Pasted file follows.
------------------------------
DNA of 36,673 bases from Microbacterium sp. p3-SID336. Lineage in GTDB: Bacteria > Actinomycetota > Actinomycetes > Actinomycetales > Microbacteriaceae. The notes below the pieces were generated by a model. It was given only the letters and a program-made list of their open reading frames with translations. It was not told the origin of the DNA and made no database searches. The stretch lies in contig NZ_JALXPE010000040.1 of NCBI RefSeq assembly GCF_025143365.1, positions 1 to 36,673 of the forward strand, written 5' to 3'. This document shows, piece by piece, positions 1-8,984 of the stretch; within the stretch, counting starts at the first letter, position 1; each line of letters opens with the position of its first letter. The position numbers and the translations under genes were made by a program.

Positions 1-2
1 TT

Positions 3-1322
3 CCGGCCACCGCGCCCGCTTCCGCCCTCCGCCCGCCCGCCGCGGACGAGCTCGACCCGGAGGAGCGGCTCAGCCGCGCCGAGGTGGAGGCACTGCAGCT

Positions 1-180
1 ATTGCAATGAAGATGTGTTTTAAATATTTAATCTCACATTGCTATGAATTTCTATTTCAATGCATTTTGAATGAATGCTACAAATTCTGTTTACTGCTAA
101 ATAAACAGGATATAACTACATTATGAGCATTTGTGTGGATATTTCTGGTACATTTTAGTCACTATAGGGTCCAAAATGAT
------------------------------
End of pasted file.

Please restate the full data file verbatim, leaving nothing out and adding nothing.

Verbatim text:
DNA of 36,673 bases from Microbacterium sp. p3-SID336. Lineage in GTDB: Bacteria > Actinomycetota > Actinomycetes > Actinomycetales > Microbacteriaceae. The notes below the pieces were generated by a model. It was given only the letters and a program-made list of their open reading frames with translations. It was not told the origin of the DNA and made no database searches. The stretch lies in contig NZ_JALXPE010000040.1 of NCBI RefSeq assembly GCF_025143365.1, positions 1 to 36,673 of the forward strand, written 5' to 3'. This document shows, piece by piece, positions 1-8,984 of the stretch; within the stretch, counting starts at the first letter, position 1; each line of letters opens with the position of its first letter. The position numbers and the translations under genes were made by a program.

Positions 1-2
1 TT

Positions 3-1322
3 CCGGCCACCGCGCCCGCTTCCGCCCTCCGCCCGCCCGCCGCGGACGAGCTCGACCCGGAGGAGCGGCTCAGCCGCGCCGAGGTGGAGGCACTGCAGCT

Positions 1-180
1 ATTGCAATGAAGATGTGTTTTAAATATTTAATCTCACATTGCTATGAATTTCTATTTCAATGCATTTTGAATGAATGCTACAAATTCTGTTTACTGCTAA
101 ATAAACAGGATATAACTACATTATGAGCATTTGTGTGGATATTTCTGGTACATTTTAGTCACTATAGGGTCCAAAATGAT